In this country, any popular poetry is eventually sung. In 1936, the Franquist coup d'Etat and the subsequent war in Spain, crystallised nationalist sentiment. And poets also fell victim to ferocious repression: Federico Garcia Lorca, in 1936 in Grenada, Lauaxeta and Aitzol (the driving force behind the magazine Yakintza), were executed in 1937 in the Basque Country. In memory of the resistance of Basque combatants, one song of struggle, Eusko Gudariak (The Basque Combatants) is still sung today.

The Second World War and the installation of Franco’s dictatorship were to momentarily halt the rebirth of Basque culture. But in the sixties, the Basque Country was to experience the same social and cultural boom as the rest of Europe.


A Guipuzcoan priest, Nemesio Etxaniz (1899-1982) can be considered, according to the historian and researcher Xabier Itzaina, as "the real precursor of the new politically committed Basque song". After him, Mixel Labéguerie (1921-1980), a political figure and an artist, was to assert himself as the man of transition. His texts innovated with their politically and socially orientated messages, offering a veritable vision of the Basque Country identity. No-one before him, in the Basque Country, ever accompanied himself on the guitar. He even introduced the so-called zortziko rhythm (in 5/8) into his songs. Gu gira Euzkadiko gazteri berria (We are the New Youth of the Basque Country) was a song that rapidly became the symbol of a whole new generation of abertzale (Basque patriots). Mixel Labéguerie certainly opened a new path, taken shortly after in the Northern Basque Country, by new composer-songwriters, influenced by the international protest song and particularly by the politically committed French song: Manex Pagola, Peio Ospital and Pantxoa Carrère, Beñat Sarasola or Eñaut Etxamendi and Eñaut Larralde. "All inherited the legacy of Labéguerie, investing it with a new social and political dimension", states Xabier Itzaina.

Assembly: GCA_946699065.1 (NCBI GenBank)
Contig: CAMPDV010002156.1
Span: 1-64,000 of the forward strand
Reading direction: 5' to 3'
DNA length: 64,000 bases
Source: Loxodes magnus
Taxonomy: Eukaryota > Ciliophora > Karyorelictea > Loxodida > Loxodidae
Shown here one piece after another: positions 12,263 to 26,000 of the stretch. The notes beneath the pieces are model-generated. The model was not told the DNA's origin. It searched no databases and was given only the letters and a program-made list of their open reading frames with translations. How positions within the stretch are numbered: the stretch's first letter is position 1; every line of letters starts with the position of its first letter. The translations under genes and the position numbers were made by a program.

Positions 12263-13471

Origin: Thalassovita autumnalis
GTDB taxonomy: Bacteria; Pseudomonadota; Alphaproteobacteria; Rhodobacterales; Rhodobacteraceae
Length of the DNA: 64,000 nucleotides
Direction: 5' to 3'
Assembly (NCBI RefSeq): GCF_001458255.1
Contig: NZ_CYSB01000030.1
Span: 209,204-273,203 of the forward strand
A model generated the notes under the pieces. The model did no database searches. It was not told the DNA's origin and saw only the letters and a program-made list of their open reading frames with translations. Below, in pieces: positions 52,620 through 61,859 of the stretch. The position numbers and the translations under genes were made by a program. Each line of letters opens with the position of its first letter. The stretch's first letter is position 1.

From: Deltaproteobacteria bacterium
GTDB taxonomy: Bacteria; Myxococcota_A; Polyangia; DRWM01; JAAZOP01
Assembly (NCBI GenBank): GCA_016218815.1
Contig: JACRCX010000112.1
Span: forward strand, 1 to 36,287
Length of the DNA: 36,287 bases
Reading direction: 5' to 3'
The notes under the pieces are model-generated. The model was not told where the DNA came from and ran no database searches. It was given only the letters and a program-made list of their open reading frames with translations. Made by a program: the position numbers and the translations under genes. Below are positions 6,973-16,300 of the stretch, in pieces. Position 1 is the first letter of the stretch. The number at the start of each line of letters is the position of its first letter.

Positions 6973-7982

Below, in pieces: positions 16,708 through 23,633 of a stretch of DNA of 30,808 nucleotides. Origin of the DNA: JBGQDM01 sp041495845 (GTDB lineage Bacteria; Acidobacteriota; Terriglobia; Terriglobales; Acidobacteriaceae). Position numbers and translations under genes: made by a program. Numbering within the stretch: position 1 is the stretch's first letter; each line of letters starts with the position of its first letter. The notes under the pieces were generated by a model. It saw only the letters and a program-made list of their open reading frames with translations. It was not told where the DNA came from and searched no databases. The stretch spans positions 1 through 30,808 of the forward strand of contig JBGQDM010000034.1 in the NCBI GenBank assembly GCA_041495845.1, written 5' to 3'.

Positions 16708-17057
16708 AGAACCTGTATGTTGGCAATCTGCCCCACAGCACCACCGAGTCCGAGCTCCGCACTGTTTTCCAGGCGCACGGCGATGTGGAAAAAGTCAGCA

In the South, where the Franquist dictatorship banned any form of political expression, especially in Basque, a new artistic cultural underground prospered, notably with the experience of the Ez Dok Amairu collective (1965-1972) which united artists later to become famous like Benito Lertxundi, Xabier Lete, Lurdes Iriondo, Mikel Laboa, Jose Angel Irigarai, the sculptor Jorge Oteiza or Jesus and Josean Artze. In the 70s, kantaldi (concerts given by Basque artists) played to ever-expanding publics. Concert halls, fired with white heat, would fervently sing refrains that demanded Basque sovereignty, amnesty for political prisoners, or liberty of expression in Euskara.

Telesforo de Monzon, a political figure and a poet, the author of a great number of songs performed by the duo Peio eta Pantxoa, symbolised the link uniting, during this period, Basques from both sides of the Pyrenees. After the death of Franco (1975) Basque gradually came out of hiding as its song began to translate the hopes and aspirations of Basque society. On June 17th, 1978, 40,000 people filled the San Mames Stadium in Bilbao for the closing concert of the Bai Euskarari campaign (Yes to the Basque language), in support of the Academy of the Basque language. All the exponents of new Basque song were there for this event, the unique dimension of which marked both the apogee and the beginning of the decline of the movement sparked off by the kantaldi phenomenon. Soon these artists would be relayed by others who would also enrich the musical currents of their time.